The first rule of social entrepreneurship is to identify a social problem.  Anyone who busks for a living knows that one not need look far to identify some glaring social issues.  One that keeps shouting at me on every downtown street corner is the need for street people to blurt out their issues … whilst they pan for spare change, of course. 
I have decided for this new busking season to provide not only spare change for coffee but … to provide free counseling services for anyone on the street seeking such.

The second rule to successful entrepreneurship is to sign with some strategic partners.  In this department I am so far, so good.  I have over the past few years established informal partnerships with the CANADIAN MENTAL HEALTH ASSOCIATION (CMHA) and the SCHIZOPHRENIA SOCIETY OF SASKATCHEWAN (SSS).  Fact:  I have signs for each that I proudly display in my guitar case whenever I busk, and both signs were created by these agencies for just such a purpose!  Wherever I busk, my consumers know my purpose.

The third rule is to run your emprise as a business.  I cannot imagine going busking without my signs, because busking for the CMHA and the SSS is my summer business.  It keeps me in strings and American decafs, and generally, in good company.  My new sign, STREET COUNSELOR -- FREE COUNSELING SERVICES is currently being manufactured.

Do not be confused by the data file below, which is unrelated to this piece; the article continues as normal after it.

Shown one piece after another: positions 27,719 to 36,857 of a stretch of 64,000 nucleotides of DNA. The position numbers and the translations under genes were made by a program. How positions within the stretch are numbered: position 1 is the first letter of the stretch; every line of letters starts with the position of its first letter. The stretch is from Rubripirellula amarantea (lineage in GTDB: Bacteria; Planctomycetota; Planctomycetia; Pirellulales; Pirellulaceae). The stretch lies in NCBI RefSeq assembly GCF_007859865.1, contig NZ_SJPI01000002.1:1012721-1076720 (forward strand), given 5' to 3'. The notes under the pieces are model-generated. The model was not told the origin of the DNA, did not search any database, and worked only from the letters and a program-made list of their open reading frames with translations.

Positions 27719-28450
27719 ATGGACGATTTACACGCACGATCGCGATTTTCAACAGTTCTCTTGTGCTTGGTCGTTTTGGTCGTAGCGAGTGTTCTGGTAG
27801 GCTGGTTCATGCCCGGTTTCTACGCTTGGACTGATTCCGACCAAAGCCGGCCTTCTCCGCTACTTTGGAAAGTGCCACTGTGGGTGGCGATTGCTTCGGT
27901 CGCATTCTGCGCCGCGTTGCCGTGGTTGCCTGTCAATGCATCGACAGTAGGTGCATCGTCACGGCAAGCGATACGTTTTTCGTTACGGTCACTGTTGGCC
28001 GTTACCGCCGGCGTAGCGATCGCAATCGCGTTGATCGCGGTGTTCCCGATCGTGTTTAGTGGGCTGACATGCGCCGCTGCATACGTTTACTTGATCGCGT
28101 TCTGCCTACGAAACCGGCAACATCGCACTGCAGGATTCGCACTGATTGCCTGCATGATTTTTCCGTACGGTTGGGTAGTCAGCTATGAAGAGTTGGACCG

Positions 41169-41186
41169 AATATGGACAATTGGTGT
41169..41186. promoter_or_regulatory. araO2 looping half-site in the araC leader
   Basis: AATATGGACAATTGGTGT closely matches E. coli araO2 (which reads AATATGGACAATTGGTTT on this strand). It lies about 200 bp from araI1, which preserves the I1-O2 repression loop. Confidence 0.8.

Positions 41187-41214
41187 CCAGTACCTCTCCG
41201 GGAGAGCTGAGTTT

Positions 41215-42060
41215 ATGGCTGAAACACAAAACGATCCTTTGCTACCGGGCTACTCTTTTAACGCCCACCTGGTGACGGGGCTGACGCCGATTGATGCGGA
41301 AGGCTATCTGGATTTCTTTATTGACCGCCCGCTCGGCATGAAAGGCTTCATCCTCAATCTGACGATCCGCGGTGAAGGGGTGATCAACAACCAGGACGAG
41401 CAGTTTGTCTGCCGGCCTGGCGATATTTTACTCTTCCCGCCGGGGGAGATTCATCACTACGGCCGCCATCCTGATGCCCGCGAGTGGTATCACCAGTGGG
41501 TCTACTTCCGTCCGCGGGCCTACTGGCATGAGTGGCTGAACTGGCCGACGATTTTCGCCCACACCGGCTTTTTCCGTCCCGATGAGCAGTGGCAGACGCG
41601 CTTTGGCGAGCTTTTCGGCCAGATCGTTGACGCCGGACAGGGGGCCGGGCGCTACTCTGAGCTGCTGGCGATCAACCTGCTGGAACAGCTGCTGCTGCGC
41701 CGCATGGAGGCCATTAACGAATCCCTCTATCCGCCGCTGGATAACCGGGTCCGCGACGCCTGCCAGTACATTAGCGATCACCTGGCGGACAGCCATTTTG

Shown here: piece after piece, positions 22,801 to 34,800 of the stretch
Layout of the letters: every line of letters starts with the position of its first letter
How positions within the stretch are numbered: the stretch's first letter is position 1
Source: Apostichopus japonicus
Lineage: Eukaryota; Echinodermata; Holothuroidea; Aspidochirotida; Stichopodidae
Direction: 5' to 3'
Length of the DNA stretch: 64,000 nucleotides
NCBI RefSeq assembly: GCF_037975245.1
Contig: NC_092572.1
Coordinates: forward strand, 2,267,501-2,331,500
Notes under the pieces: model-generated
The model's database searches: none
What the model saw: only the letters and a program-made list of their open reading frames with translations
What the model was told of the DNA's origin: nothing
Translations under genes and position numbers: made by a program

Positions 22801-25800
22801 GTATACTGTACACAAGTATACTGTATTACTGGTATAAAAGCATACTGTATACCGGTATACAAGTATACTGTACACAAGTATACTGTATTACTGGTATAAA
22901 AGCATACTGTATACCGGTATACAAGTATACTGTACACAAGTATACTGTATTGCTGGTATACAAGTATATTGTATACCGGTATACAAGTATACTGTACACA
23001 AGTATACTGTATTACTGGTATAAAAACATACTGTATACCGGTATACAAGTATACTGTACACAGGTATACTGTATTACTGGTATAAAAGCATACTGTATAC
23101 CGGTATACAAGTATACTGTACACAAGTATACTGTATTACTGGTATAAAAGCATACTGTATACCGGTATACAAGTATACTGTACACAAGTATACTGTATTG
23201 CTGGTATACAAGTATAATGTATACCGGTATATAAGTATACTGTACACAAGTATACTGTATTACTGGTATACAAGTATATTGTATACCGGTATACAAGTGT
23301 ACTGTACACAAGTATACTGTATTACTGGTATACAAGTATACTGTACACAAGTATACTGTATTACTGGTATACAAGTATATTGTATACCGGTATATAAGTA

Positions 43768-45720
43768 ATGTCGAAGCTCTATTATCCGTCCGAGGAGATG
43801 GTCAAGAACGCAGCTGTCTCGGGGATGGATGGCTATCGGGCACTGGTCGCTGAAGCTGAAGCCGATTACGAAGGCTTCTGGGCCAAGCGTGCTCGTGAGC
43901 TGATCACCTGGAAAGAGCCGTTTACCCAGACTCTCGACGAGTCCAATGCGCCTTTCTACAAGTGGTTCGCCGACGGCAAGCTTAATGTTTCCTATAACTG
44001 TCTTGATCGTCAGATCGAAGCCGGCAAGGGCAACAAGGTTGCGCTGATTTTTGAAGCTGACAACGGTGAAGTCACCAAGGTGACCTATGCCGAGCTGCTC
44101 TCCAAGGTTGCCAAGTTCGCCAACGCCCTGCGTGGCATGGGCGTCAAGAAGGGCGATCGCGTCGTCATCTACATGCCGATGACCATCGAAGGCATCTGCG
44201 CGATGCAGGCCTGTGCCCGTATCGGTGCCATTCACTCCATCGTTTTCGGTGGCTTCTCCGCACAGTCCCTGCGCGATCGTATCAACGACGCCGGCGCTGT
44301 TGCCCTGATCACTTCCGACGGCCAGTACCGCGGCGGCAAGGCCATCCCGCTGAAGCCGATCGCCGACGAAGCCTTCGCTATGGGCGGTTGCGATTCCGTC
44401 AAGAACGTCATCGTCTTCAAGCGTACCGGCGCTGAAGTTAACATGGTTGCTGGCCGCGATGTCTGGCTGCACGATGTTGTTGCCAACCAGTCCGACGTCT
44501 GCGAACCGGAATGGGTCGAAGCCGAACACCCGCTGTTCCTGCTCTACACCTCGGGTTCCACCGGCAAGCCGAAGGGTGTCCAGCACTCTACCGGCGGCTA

Make it fun is the fourth rule of social entrepreneurship.  On my recreational time, if I’m not having fun, I don’t go.  This is true for my behaviors in the Grand Trunk Troubadours (our community service band), playing floor hockey (I am, you must remember, a former NHL’er from the Notekeu Hockey League), long-distance running (everyday there is no snow I run around Wascana Lake), and in the weight room (I lift five times a week).  In any of the above activities, if it’s not fun for me, it stops for me.

The last rule for social entrepreneurship is to stay committed.  For a busker, this is difficult because of the weather.  Real buskers need to strum every day.  Faux buskers should strum whenever the sun is shining.  This seems simple but it’s not.  In my thesis I created the theory that whatever a person desires to do, it is always easier not to.

As a buskologist I’m interested not in mimesis -- I’m interested only in social entrepreneurship.

Remember this: 

IT'S ALWAYS EASIER NOT TO (just fill in this blank)!